A Public School Teacher Tells All
I am a public school teacher. While I think that the public school system is necessary, and serves most students adequately, there are several reasons you should seriously consider educating your children in your own home if you have the means to do so. I have come up with ten that I think most effectively support my opinion.
Reason to Homeschool # 10 – Class size of 1
If you ask just about any teacher what the most important factor is in education they will say class size. What is the ideal class size? One. One teacher teaching one student. Unfortunately for schools, such a scenario is impossible. So the typical ratio for an average class is 25-30 students to one teacher and possibly an assistant which is far from ideal. In an elementary class that may be manageable because typically the teacher has those 30 students for the whole year and gets to know them rather well. High school is different however as students change classes throughout the day. So at most high schools teachers have to keep track of 150 students or more (30 students x 5 classes/day). At ratios of 30 up to 200 to 1 in public schools it’s easy to see the advantage to homeschooling.
Reason to Homeschool # 9 – Arcane Traditions
Do you know why students have the summer off? It is so they can work the fields of their family’s farm because 90% of people live in farming communities. Wait… that statistic is from 1920. These days less than 5% of people live and work on a family farm. So why do we still take 3 months in summer off? Remember I am a teacher, I LOVE having the summer off, but is that really what is best for the students? Of course not. Most classes require weeks of review so students can relearn everything they forgot over the summer. While there are many more, this is just the most glaring example of how most schools are stuck in the past. Homeschoolers are not chained to a calendar so no need to forget everything learned over summer and waste the first quarter of the year with review.
Reason to Homeschool # 8. Delayed Maturity
By grouping students into similar age groups it slows the maturity of the group as a whole. I have met many homeschooled children and were always amazed at their level of maturity compared with their public school educated peers. One criticism of homeschooling I often hear is that kids will not be socialized. Well trust me, I see everyday how kids are socialized in public school. Bullying, drugs and alcohol, sexual pressure and the celebration of ignorance (think Jersey Shore) are inescapable and I do not think homeschooled children are missing anything.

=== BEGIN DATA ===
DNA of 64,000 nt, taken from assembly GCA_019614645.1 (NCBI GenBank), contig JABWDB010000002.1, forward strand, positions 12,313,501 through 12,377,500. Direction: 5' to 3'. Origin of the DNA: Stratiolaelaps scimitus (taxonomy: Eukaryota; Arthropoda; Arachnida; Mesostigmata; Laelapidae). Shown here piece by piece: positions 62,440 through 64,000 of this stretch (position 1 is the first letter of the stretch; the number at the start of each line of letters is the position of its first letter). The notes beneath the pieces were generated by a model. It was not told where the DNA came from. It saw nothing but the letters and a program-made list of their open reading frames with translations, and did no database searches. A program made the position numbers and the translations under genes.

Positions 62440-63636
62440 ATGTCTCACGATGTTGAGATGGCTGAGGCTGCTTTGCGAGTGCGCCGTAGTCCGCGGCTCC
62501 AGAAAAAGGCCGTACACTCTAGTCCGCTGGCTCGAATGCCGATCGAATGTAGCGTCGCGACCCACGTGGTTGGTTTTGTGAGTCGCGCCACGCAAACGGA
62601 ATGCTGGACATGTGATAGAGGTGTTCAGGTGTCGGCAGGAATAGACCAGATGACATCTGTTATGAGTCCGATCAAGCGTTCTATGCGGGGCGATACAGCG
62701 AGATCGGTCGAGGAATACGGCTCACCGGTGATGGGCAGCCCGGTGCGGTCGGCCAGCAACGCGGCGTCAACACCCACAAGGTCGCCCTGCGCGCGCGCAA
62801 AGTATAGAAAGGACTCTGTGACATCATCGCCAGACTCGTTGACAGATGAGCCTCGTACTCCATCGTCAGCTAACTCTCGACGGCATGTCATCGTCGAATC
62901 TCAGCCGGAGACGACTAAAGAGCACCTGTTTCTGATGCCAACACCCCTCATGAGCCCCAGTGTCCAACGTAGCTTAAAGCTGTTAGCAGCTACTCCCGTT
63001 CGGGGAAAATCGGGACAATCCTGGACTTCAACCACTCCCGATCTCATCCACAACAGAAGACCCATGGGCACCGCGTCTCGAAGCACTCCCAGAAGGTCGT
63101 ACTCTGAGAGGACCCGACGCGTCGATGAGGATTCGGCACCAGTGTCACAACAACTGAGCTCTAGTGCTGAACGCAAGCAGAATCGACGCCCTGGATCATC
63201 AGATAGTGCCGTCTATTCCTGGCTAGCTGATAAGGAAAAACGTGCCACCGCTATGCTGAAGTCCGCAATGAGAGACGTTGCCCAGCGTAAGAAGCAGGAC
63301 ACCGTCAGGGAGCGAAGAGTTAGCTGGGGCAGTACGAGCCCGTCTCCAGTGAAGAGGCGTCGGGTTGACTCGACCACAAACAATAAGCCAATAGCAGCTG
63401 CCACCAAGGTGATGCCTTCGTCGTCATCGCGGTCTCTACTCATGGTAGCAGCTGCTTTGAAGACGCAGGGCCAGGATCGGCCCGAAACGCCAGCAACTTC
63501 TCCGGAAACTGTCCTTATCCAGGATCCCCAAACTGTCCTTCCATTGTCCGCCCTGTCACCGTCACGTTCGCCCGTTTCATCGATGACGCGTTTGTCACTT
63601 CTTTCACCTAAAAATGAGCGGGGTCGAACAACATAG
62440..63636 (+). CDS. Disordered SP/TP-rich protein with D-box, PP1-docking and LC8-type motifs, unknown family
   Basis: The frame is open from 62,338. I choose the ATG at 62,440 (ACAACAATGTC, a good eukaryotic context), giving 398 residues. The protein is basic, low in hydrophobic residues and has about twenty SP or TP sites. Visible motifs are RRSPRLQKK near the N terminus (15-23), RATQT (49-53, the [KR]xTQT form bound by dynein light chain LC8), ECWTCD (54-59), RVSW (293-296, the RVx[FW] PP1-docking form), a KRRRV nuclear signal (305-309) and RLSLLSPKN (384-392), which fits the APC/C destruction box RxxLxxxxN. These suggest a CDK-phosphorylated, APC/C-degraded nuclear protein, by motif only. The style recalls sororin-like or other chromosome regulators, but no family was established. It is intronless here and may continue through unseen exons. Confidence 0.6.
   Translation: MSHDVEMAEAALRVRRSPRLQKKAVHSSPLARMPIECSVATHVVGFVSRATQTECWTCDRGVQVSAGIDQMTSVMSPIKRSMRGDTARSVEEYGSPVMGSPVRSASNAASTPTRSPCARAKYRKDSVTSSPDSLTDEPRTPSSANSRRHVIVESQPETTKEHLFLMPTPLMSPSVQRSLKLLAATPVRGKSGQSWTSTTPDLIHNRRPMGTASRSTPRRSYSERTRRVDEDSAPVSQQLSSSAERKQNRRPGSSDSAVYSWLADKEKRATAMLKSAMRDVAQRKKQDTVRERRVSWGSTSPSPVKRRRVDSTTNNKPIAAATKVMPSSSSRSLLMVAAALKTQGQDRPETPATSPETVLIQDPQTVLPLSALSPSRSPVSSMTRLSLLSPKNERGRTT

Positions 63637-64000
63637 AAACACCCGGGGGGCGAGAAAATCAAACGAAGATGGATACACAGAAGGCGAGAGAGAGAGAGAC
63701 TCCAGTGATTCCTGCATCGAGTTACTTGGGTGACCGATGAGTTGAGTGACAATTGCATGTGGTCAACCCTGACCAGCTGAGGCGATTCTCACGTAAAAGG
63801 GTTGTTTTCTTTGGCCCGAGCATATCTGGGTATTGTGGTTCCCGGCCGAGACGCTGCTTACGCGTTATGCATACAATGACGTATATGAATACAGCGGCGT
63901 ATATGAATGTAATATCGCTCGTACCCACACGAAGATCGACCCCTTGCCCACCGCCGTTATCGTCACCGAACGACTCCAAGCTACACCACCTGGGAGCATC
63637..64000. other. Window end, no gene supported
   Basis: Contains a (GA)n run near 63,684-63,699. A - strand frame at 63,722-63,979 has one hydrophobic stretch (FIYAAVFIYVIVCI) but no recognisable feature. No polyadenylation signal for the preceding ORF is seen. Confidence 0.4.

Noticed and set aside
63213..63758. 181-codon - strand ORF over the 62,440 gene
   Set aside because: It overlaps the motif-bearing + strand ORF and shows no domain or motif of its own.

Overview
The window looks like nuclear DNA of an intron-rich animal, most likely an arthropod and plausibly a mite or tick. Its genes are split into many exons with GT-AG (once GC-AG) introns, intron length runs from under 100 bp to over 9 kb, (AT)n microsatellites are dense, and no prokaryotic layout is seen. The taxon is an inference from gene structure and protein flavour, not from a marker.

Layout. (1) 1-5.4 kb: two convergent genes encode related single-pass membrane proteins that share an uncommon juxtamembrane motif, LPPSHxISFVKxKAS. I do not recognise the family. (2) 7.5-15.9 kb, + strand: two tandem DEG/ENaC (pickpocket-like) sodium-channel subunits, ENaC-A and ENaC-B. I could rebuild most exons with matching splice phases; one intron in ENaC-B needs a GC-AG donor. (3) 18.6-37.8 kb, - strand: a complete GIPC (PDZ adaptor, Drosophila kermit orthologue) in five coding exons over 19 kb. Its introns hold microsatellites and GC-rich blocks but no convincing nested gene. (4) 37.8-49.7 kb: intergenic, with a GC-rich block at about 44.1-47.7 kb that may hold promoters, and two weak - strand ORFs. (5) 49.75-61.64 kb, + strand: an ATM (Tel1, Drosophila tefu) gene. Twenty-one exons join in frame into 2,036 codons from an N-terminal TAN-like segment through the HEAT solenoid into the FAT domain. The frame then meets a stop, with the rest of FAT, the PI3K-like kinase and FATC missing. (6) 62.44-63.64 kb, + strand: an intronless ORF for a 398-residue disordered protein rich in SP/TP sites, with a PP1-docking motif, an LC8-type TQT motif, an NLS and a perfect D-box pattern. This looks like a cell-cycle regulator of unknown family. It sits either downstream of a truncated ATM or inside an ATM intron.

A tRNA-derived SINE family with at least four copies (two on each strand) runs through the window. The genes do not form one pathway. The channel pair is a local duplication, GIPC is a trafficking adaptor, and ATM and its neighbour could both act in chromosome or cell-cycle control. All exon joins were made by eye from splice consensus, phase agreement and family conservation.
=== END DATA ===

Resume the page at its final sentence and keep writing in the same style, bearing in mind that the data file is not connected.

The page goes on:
Reason to Homeschool # 7. Priorities
As I mentioned I am a public school teacher and I am also a coach for various sports. While I love sports and coaching and I think participating in athletics is great for kids, I am very bothered by the glorification of athletics in our schools (and for that matter our society). We have sports rallies that take time out of the academics day just so we can cheer for our athletes. There is no such school wide rally for honor roll students, debate, music, art, theatre, Science Olympiad or any other non-athletic extracurricular activity. Our job is to educate students, but often times academics is not made a priority.
Reason to Homeschool # 6. Schools are Authoritarian
I have a bit of an anti-authoritarian streak in me so this one may be more of a personal peeve, but I think schools are too authoritarian. This topic also ties into the “arcane traditions” and “class size” issues already discussed. Anytime you have a one size fits all approach to anything there will be people that are dissatisfied. In the case of a classroom dissatisfaction often leads to discipline problems. I am not a fan of training kids to be unquestioning obedient automatons that sit quietly assimilating and regurgitating whatever they are told to believe, yet to many that would be the perfect class. In the school wide picture our administrators spend most of their time dealing with things like kids being late to or skipping class, chewing gum (yes it is prohibited in my school), and dress code violations.
Reason to Homeschool # 5. Standardized Testing